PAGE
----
Arup is a massive global firm that specializes in complex projects in the built environment. With a team of consultants, engineers and technical specialists covering a myriad of niches, the firm is able to handle all kinds of challenges big and small.
The company had a chance to demonstrate that cross-functionality at one of its own facilities in Boston, which recently became the first WELL Gold Certified building in New England, and only the 14th globally. Building Enclosure has more:
“Arup’s WELL Certified Gold award demonstrates outstanding healthy building leadership,” said Rick Fedrizzi, chairman and CEO of IWBI. “IWBI’s mission is to bring human health and wellness to the forefront of building practices globally, and it is leaders in the building industry like Arup that are helping to advance this movement.”
The WELL Building Standard is a performance-based certification system that marries best practices in design and construction with evidence-based scientific research. It identifies 105 performance metrics, design strategies, and procedures that can be implemented by owners, operators, and the design team to improve indoor environmental quality. Arup’s Boston office earned the distinction based on seven categories of building performance: air, water, light, nourishment, fitness, comfort, and mind. To be awarded WELL Certification by IWBI, Arup underwent rigorous testing and a final evaluation carried out by Green Business Certification Inc. to ensure it met all WELL Certified Gold performance requirements.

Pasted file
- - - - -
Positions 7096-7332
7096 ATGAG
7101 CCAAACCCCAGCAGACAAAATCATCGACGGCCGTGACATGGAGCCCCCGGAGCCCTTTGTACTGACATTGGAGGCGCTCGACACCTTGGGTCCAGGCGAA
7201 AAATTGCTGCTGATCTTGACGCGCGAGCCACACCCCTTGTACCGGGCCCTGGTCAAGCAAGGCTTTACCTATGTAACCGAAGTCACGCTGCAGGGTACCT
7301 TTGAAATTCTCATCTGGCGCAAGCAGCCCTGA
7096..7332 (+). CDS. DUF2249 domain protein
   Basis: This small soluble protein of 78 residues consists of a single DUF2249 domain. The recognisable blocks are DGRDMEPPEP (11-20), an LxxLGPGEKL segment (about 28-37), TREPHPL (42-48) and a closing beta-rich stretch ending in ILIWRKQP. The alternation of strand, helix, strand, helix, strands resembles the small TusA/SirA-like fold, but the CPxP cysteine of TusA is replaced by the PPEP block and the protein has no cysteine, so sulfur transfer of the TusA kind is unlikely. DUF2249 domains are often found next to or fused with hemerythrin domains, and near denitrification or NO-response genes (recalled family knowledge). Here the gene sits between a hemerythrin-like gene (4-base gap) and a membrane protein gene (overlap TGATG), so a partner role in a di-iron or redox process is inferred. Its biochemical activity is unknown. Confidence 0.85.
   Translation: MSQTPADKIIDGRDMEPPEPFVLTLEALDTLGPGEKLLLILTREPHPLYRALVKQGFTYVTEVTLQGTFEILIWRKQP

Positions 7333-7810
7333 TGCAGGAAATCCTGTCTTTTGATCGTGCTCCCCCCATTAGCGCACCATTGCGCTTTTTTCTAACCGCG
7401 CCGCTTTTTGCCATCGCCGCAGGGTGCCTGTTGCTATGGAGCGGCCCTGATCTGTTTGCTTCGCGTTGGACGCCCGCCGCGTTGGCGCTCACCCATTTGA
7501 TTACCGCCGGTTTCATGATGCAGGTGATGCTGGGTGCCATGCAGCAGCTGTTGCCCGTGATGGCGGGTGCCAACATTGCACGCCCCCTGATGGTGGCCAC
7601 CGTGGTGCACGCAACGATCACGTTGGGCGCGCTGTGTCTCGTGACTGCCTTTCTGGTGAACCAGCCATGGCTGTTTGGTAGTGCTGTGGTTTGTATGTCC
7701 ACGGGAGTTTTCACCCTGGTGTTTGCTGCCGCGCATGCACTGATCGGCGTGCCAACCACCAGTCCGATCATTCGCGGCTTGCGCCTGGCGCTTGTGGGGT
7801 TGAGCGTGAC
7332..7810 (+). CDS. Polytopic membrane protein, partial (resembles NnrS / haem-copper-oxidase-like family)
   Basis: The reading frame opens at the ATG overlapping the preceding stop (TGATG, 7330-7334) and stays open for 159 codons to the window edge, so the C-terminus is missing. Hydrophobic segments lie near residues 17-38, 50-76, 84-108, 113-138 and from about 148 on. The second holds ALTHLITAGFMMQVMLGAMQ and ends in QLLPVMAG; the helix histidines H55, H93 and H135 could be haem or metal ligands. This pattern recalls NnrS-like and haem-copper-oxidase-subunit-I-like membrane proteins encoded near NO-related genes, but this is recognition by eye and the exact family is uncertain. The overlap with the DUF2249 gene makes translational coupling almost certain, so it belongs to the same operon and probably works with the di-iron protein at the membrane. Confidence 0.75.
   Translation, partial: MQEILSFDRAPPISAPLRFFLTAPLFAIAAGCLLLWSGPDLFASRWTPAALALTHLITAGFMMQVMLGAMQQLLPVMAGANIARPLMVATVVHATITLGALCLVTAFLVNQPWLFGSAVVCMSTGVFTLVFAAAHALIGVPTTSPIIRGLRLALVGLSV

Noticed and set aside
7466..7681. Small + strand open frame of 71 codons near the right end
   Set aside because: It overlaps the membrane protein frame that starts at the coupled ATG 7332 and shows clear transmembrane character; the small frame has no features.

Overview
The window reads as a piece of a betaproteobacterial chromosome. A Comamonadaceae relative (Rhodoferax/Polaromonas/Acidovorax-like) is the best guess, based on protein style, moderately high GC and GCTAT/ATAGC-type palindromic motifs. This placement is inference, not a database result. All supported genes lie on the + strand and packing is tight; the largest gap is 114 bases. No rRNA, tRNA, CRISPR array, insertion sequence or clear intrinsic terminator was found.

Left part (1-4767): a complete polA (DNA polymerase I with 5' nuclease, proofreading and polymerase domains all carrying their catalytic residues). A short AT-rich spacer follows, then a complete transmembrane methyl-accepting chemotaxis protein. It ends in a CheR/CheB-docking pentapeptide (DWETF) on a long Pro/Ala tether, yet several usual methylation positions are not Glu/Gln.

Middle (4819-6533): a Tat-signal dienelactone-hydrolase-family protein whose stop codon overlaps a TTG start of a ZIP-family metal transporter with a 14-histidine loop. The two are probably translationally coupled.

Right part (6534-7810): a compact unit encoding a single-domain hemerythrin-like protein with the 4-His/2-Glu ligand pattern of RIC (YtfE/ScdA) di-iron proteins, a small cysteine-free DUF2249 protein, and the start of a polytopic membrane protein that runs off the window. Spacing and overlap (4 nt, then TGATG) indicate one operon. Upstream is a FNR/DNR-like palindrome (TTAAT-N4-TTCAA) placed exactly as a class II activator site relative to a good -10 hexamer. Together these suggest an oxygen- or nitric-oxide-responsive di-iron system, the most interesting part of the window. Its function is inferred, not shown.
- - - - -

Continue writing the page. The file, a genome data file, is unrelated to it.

Arup was not simply a passive client in the process, and in fact the firm supplied structural engineering, WELL consulting, commissioning, lighting design and acoustics. One of the new building’s more intriguing health features includes lighting based on Circadian patterns to align with the sun’s movement during the day.
Other health-centric features include “active design” in the space planning to combat sedentary habits, occupancy-triggered ventilation optimization and avoidance of certain materials to promote greater indoor air quality, and special filtration to improve the quality of drinking water.
What’s the Point?
Years ago, I was part of the team that helped deliver San Diego’s very first LEED certified project. At the time, nobody knew what LEED was, nor did anyone particularly care, up until the point where the local utility handed us a 7-figure check related to energy savings.
Saving money on energy expenditures is nice, sure, but WELL focuses on occupant health. As occupant health becomes more of a priority in future building projects, firms like Arup that have direct experience in implementing such strategies will be much more in demand than ever before.
The Arup Boston office serves as a living laboratory to test its own wellbeing approaches to help quantify the impact of health and wellbeing strategies. The assessment includes a WELL-focused pre and post occupancy survey developed with in house environmental psychologists, as well as a custom-designed indoor environmental quality sensor kit built by Arup programmers to stream real-time data.
Clearly, Arup isn’t just looking to hang a plaque on the wall.